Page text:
Statutory declarations can be required for various legal matters, including confirming your identity, verifying your marital status, providing evidence in civil court cases, supporting applications for licenses or permits, or complying with regulatory requirements.
Who can witness a statutory declaration?
An authorised witness, such as a solicitor, notary public, or commissioner for oaths, can witness a statutory declaration. The witness must confirm the declarant’s identity, ensure they understand the content and implications of the declaration, and witness the declarant’s signature.
What are the consequences of making a false statement in a statutory declaration?
Making a false statement in a statutory declaration is a criminal offence under the Perjury Act 1911, punishable by severe penalties, including imprisonment and fines. Providing incorrect information can also damage the declarant’s reputation and credibility in legal matters.
Can I change a statutory declaration after it has been signed and witnessed?
Sometimes, you may need to amend or revoke a statutory declaration. To do so, consult a solicitor to guide you through making changes or withdrawing the declaration entirely.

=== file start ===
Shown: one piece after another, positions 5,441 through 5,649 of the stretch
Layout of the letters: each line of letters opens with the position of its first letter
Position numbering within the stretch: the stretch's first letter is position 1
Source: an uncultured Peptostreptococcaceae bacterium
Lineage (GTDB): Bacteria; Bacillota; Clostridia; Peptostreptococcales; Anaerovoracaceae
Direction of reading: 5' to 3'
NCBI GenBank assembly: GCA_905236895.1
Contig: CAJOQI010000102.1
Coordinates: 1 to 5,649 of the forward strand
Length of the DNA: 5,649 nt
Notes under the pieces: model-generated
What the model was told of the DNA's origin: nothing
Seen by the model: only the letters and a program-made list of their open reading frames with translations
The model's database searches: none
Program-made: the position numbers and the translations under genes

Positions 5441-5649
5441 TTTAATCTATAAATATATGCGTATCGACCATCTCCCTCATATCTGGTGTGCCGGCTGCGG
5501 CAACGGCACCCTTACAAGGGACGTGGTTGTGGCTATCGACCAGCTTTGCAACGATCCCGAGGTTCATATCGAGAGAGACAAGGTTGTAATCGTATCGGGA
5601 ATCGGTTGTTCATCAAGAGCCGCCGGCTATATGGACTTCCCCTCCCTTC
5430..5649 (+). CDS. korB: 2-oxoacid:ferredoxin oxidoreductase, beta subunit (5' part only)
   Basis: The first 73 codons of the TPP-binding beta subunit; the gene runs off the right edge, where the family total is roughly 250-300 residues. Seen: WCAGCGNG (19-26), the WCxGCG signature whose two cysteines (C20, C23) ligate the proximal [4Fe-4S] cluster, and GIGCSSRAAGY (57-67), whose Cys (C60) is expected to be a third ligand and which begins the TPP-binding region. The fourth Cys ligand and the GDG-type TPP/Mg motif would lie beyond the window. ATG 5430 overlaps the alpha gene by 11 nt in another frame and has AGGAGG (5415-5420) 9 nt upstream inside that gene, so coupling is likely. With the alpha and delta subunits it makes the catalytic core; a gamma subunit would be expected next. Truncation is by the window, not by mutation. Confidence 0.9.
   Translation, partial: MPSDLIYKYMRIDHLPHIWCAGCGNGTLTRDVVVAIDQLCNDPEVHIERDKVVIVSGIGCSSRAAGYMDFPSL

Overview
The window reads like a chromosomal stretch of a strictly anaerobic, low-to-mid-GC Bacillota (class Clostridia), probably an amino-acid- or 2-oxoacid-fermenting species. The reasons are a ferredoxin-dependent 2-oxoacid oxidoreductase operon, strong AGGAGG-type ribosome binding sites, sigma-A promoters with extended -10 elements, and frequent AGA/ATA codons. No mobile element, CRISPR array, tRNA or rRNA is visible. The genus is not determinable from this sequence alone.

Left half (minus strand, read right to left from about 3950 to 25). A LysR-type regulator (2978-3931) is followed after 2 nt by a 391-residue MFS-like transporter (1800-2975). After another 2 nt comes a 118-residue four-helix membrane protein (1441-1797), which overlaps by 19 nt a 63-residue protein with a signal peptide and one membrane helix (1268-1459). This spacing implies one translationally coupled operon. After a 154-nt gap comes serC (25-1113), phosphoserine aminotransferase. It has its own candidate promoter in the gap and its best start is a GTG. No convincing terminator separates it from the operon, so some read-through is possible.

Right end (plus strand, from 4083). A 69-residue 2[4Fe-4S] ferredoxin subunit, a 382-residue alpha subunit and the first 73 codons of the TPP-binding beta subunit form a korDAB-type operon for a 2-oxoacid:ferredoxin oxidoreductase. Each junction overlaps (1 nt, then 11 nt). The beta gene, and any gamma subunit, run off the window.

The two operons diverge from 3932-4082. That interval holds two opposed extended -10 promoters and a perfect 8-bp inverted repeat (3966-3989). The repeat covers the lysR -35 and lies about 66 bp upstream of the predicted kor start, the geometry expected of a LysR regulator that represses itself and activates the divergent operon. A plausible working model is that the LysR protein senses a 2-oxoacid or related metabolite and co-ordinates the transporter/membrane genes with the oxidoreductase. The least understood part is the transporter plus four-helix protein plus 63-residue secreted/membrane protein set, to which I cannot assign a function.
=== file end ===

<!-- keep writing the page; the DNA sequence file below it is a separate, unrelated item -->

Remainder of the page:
Are statutory declarations recognised internationally?
Statutory declarations made under UK law may be recognised and accepted in other countries under certain circumstances. However, the international recognition of UK statutory declarations depends on the foreign jurisdiction’s specific rules and requirements.
How can Kayani Legal help me with my statutory declaration?
Kayani Legal can provide expert legal advice and assistance throughout the statutory declaration process. The firm’s experienced solicitors can guide you in drafting an accurate, comprehensive, and legally sound declaration tailored to your needs.
What is the difference between a statutory declaration and an affidavit?
Both statutory declarations and affidavits are written statements of fact sworn to be true. However, statutory declarations get used when there is no legal requirement for testimony, while affidavits get used in court proceedings or other formal legal processes.
What information should I include in a statutory declaration?
A statutory declaration should include your full name, address, occupation, and a clear and concise statement of facts you swear to be true. Ensure you only have information within your knowledge and avoid legal jargon.
How long does it take to obtain a statutory declaration?
The process of obtaining a statutory declaration can vary depending on the complexity of the matter and the availability of an authorised witness. However, proper preparation and guidance from a solicitor can be a relatively quick and straightforward process.